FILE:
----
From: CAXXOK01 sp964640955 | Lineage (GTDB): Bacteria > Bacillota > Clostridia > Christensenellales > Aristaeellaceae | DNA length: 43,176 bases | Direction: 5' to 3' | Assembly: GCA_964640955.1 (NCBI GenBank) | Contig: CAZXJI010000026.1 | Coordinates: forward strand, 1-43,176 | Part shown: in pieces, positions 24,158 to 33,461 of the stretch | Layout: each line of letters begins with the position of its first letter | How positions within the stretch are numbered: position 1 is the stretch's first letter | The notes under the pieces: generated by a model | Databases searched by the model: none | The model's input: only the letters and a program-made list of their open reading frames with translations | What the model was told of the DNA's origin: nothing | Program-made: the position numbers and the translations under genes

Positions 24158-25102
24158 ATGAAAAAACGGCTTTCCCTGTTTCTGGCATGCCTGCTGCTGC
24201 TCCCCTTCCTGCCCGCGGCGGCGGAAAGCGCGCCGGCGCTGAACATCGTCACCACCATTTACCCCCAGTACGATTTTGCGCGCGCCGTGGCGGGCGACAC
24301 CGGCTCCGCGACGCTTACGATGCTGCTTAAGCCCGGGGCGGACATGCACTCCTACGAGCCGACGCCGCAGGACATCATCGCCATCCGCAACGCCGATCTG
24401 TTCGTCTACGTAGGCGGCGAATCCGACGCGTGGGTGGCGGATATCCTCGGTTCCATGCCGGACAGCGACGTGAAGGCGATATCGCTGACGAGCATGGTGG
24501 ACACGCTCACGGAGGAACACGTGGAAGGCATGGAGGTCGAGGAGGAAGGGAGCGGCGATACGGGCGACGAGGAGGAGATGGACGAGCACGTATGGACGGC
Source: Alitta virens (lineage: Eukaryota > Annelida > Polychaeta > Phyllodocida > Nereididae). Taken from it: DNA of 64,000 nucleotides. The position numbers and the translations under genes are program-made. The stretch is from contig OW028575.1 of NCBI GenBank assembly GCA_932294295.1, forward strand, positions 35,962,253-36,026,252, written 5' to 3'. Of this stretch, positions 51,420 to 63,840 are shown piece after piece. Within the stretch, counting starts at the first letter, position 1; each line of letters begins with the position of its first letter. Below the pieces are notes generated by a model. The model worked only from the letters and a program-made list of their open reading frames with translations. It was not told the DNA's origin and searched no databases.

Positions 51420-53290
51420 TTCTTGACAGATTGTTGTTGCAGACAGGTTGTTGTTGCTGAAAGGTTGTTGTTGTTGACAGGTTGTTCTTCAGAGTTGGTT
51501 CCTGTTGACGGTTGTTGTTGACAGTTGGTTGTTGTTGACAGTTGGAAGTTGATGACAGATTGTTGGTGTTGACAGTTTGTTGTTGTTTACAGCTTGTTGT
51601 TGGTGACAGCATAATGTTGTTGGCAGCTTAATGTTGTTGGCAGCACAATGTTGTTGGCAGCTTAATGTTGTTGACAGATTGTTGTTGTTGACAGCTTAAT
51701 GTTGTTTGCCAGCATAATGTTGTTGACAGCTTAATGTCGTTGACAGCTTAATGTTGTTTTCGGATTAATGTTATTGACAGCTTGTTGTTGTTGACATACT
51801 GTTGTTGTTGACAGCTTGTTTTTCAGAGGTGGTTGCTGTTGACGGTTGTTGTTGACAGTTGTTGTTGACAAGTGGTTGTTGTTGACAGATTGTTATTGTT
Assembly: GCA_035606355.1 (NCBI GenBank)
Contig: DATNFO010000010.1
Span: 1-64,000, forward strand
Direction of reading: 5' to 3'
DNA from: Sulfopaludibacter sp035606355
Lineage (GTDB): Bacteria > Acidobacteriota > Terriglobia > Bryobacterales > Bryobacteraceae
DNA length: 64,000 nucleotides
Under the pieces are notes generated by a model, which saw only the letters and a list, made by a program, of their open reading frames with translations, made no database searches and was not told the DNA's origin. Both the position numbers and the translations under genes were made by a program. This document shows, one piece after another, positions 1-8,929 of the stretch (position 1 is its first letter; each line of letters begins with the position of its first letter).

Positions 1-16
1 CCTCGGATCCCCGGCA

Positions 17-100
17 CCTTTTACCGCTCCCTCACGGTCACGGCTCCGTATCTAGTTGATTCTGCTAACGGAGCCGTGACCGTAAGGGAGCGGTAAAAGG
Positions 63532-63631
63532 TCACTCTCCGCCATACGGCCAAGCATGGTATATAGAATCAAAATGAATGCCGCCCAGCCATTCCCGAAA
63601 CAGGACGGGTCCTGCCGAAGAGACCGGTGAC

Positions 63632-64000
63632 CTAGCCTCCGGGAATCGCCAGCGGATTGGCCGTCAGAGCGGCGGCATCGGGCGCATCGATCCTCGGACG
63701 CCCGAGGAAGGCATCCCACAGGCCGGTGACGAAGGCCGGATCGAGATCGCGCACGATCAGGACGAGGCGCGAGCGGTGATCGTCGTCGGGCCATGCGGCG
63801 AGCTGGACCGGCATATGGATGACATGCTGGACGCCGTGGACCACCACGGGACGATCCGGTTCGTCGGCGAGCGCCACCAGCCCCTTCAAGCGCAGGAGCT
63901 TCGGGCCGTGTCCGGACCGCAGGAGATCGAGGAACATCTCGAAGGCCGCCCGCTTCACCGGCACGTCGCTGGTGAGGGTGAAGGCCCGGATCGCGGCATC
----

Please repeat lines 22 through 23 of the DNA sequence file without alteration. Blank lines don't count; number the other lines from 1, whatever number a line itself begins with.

Under the pieces are notes generated by a model, which saw only the letters and a list, made by a program, of their open reading frames with translations, made no database searches and was not told the DNA's origin. Both the position numbers and the translations under genes were made by a program. This document shows, one piece after another, positions 1-8,929 of the stretch (position 1 is its first letter; each line of letters begins with the position of its first letter).

Positions 1-16